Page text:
There may be a new regime, but it's awfully familiar.
Nobody likes the uncertainty that can come with change, particularly when the status quo is pretty darn good. So, when Charles de Vaulx abruptly left the successful First Eagle funds in March 2007, his departure naturally worried the funds' shareholders. They may have breathed a sigh of relief when the funds' advisor, First Eagle Investment Management, brought the funds' previous longtime manager and value legend Jean-Marie Eveillard out of retirement to run the portfolios while a longer-term solution was determined. But the concerns mounted again when a number of other key managers, analysts, and operations folks also departed from First Eagle a few months after dSavee Vaulx had headed out the door. That crew has since founded IVA Advisors, which manages IVA Worldwide IVWAX and IVA International IVIOX.
Back at First Eagle, questions abounded. Could the diversified First Eagle funds, including First Eagle Global SGENX, First Eagle Overseas SGOVX, and First Eagle U.S. Value FEVAX, maintain the disciplined and uncommon value approach with a new set of managers and analysts? Would the eclectic portfolios endure? And importantly, would the funds behave as investors expected and be successful overall as they had been for the most part for more than two decades?
Starting (Mostly) Over
Eveillard wasn't the only one left at First Eagle who knew the strategy and the funds. For one, Abhay Deshpande was still there. Deshpande, a former Morningstar fund analyst, had worked with Eveillard as an analyst when he joined the advisor in 2000 but then had moved off the funds into separate accounts and thus had not worked closely with de Vaulx during the latter's tenure as the funds' sole manager. Deshpande re-engaged with Eveillard and the firm's Global Value Team. And Alan Barr also remained as an analyst.
But the team needed a leader to succeed Eveillard as well as more analysts to replace those who had left. More than a year passed before the team would hire another portfolio manager, not surprising given the firm’s cautious style. What was surprising, however, was its choice of a portfolio manager, Matt McLennan, who didn't have a lot of U.S. mutual fund experience. While McLennan had nearly two decades of value-investing experience under his belt, his most recent and most extensive role was as the lead of a global-value team working for Goldman Sachs’ private-wealth group in London. He didn't have a public performance record, nor could investors take a look at the portfolios he had put together. He talked the talk, but would he walk the walk?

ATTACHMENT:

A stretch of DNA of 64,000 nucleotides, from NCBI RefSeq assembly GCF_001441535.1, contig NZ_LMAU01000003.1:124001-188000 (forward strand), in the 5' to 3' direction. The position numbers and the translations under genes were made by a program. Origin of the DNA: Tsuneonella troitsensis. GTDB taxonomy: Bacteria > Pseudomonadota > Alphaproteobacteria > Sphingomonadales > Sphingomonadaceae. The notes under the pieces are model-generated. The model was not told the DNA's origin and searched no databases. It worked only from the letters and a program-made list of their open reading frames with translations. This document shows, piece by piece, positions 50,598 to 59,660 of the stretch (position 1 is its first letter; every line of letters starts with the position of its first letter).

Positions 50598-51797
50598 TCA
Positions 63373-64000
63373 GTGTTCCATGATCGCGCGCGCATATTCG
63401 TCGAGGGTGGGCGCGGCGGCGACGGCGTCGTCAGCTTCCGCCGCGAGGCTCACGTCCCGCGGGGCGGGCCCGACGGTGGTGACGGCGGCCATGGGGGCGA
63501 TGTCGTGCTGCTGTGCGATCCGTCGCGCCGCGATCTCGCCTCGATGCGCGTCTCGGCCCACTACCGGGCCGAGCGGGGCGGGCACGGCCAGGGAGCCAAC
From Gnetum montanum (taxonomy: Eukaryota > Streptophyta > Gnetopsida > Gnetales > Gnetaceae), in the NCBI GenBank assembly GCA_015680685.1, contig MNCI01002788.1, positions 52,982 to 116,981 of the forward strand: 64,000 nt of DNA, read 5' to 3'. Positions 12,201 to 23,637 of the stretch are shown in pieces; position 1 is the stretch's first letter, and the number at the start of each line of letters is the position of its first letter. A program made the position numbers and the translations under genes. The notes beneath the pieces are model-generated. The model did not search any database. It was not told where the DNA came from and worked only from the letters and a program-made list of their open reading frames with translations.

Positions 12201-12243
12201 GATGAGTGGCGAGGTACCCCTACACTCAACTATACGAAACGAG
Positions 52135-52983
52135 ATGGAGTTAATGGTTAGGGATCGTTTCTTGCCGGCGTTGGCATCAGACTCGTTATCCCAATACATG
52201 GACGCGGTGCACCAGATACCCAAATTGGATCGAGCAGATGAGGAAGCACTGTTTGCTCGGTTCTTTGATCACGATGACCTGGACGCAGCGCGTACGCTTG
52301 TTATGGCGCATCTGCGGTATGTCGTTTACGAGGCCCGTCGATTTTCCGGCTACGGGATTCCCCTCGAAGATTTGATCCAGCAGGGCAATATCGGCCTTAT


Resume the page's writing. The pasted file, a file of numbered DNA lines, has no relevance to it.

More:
Meanwhile, the firm also rebuilt its analyst ranks. A couple, including Kimball Brooker Jr., have since been promoted to the portfolio-management ranks. One interesting and unusual move was the hiring of the highly regarded value-investing author and professor Bruce Greenwald in late 2007. Greenwald, who had long known Eveillard, served First Eagle in a part-time role of director of research and helped primarily with the hiring and training of its analysts. It was a smart move. That Greenwald was well-known and respected probably quelled some nervousness on the part of investors. But the hire wasn't for show: Greenwald shares the fund's investment philosophy and has experience imparting how to think about the important facets of it. And he's seen enough students to help be able to determine who had the temperament to execute it.
Today the Global Value Team comprises six portfolio managers and seven analysts. Both Eveillard and Greenwald officially serve First Eagle as "senior advisors," but their active involvement in choosing investments and portfolio construction is minimal. Eveillard is also the funds' board of trustees since June 2008.
A Familiar Look and Feel
In some ways, the portfolios look different than they did in 2007. For example, the funds' average market cap has increased, and Global and U.S. Value have been moving more into U.S. technology stocks, an area they had previously tread lightly in. There's also more in financials, averaging roughly 11% since October 2007 through September 2011, up from 7% between October 1992 and September 2007. Global's and Overseas' investments in emerging Asia are historically high.
But it's plain to see the value spirit of the funds is still intact. Large-caps, particularly U.S. technology stocks, have been widely considered cheap, and the funds have remained in the blend column of the Morningstar Style Box. Deshpande says that many of these companies, such as Texas Instruments TXN and KLA-Tencor KLAC, had been on the firm's wish list for some time, and that they'd finally reached attractive enough valuations to make it into the portfolios. And while even Eveillard once said "Asia is the future" and while the research team has been looking hard at the region, valuations haven't been overly tempting. In both Global and Overseas, the emerging-Asia stake is less than 5% of assets. Still in character, First Eagle is being patient.